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Approximately 11 % of Great Britain is covered by woodland or forest, and it is current Government policy is to expand the total area of woodland in the UK. In addition, it has committed itself to reducing the use of non-renewable energy sources and is promoting the establishment of biofuels such as Short Rotation Coppice (SRC). Combined with livestock diseases and other farming problems in Britain, there is an increasing interest in converting areas of farmland to non-agricultural uses. There is also an interest in establishing areas of new wet woodland. It is inevitable that proposals for new tree cover will involve some land with archaeological potential.
Where a Woodland Grant Scheme (WGS) application is received by the Forestry Commission to support new woodland establishment, the proposals must satisfy a wide range of requirements. These include protecting sites of archaeological importance. This process involves consultation with a nominated local authority archaeologist for the region in which the application is based. Advise is taken on what is known about the site and the application considered accordingly. Archaeological sites and associated areas of importance that can be identified from the records or fieldwork are excluded from the proposed scheme, or incorporated into planned open spaces.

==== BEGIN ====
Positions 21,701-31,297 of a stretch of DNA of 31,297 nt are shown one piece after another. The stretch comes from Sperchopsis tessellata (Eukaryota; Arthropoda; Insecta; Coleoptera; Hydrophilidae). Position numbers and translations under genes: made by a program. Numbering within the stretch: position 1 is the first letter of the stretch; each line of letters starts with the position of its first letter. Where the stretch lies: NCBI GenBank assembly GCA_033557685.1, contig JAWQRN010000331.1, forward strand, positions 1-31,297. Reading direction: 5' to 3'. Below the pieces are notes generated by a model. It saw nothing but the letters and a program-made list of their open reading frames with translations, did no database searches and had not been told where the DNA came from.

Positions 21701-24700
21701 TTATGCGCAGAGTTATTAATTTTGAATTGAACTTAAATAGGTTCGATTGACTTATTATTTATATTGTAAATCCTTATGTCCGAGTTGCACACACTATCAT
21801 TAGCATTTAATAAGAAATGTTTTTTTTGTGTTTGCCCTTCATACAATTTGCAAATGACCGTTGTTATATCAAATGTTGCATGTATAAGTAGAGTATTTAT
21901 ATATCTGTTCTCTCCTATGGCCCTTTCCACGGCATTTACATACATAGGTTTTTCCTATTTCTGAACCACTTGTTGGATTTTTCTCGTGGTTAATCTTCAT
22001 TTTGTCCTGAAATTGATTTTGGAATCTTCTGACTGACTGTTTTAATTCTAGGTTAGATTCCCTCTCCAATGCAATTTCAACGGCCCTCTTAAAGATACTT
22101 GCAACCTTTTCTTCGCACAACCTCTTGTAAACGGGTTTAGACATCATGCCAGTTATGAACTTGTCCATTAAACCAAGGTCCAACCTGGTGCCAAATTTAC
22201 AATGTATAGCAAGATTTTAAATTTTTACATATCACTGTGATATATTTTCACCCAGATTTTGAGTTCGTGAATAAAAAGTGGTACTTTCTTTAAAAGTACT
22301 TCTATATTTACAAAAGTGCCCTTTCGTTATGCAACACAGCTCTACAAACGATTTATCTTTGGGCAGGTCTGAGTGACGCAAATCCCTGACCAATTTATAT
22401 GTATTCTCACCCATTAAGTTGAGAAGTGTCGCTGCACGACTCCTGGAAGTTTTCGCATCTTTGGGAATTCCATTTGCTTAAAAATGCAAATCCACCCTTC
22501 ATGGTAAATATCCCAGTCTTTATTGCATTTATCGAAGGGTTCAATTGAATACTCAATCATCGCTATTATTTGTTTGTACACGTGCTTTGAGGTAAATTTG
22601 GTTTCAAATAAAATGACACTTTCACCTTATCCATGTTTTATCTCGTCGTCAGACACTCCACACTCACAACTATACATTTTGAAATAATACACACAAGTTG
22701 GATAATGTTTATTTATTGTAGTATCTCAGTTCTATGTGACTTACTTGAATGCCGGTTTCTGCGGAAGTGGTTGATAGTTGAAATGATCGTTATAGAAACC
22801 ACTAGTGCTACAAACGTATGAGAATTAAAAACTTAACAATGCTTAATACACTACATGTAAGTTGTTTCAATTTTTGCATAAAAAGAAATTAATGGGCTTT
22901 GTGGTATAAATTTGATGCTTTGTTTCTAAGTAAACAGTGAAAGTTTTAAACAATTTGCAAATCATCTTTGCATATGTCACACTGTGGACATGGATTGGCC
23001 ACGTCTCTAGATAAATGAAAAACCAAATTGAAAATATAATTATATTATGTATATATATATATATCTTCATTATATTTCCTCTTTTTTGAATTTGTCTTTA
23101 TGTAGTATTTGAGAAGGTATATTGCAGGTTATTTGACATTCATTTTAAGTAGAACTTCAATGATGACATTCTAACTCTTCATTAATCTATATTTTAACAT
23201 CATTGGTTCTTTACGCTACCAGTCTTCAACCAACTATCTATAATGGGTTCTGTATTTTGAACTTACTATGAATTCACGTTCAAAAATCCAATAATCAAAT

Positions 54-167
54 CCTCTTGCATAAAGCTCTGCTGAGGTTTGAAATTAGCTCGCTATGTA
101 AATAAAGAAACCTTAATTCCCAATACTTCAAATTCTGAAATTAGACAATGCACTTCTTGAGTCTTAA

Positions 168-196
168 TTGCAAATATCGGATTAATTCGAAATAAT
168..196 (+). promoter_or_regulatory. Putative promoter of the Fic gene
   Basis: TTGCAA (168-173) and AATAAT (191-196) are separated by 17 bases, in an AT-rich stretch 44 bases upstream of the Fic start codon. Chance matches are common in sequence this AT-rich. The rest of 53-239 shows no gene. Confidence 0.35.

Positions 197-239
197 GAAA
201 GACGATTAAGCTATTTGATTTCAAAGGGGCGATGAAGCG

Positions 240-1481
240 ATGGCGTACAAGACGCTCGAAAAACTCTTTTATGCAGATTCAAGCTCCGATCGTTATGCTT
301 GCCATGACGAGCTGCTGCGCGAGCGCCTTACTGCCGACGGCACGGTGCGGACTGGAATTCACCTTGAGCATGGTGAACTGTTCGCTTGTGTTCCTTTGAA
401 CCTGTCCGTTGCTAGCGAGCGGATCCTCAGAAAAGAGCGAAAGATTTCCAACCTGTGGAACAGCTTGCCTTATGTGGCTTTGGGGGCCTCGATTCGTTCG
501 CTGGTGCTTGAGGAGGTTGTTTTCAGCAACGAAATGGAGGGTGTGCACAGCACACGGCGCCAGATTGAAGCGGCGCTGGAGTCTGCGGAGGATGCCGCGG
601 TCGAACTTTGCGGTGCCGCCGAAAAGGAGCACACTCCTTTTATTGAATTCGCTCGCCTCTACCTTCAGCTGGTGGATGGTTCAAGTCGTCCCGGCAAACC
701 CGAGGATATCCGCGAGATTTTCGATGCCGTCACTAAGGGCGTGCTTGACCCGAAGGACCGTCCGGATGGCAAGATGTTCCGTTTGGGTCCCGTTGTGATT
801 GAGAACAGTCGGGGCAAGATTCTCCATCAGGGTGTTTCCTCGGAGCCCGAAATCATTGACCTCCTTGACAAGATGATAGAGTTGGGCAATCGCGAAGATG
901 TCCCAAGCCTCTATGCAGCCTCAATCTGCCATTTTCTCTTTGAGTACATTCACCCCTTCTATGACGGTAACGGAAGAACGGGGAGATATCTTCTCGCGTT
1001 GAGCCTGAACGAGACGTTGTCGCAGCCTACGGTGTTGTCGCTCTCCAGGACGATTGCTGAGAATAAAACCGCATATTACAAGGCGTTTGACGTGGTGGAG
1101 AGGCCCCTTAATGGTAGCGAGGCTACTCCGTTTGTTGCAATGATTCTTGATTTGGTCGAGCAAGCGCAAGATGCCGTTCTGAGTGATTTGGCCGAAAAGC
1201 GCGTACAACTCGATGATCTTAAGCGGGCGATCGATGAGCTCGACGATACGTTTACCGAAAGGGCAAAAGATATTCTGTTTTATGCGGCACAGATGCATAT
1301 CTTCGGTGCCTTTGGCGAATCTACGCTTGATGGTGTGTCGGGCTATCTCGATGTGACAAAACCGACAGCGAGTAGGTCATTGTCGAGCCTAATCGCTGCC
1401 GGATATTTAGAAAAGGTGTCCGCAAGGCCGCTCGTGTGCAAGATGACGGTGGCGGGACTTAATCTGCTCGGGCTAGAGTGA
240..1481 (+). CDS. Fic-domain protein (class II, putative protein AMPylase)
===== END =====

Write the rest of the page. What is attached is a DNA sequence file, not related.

New woodland establishment is more problematic in areas with no known archaeology, but where the landscape is considered to be of high archaeological potential. In such circumstances, it is necessary to carry out a risk assessment to determine the probable nature of any archaeological evidence, the implications of woodland establishment and the options in devising a suitable mitigation strategy.
An example (PDF-1180K) in the historic environment section of the 2002-2003 Forest Research Annual Report.
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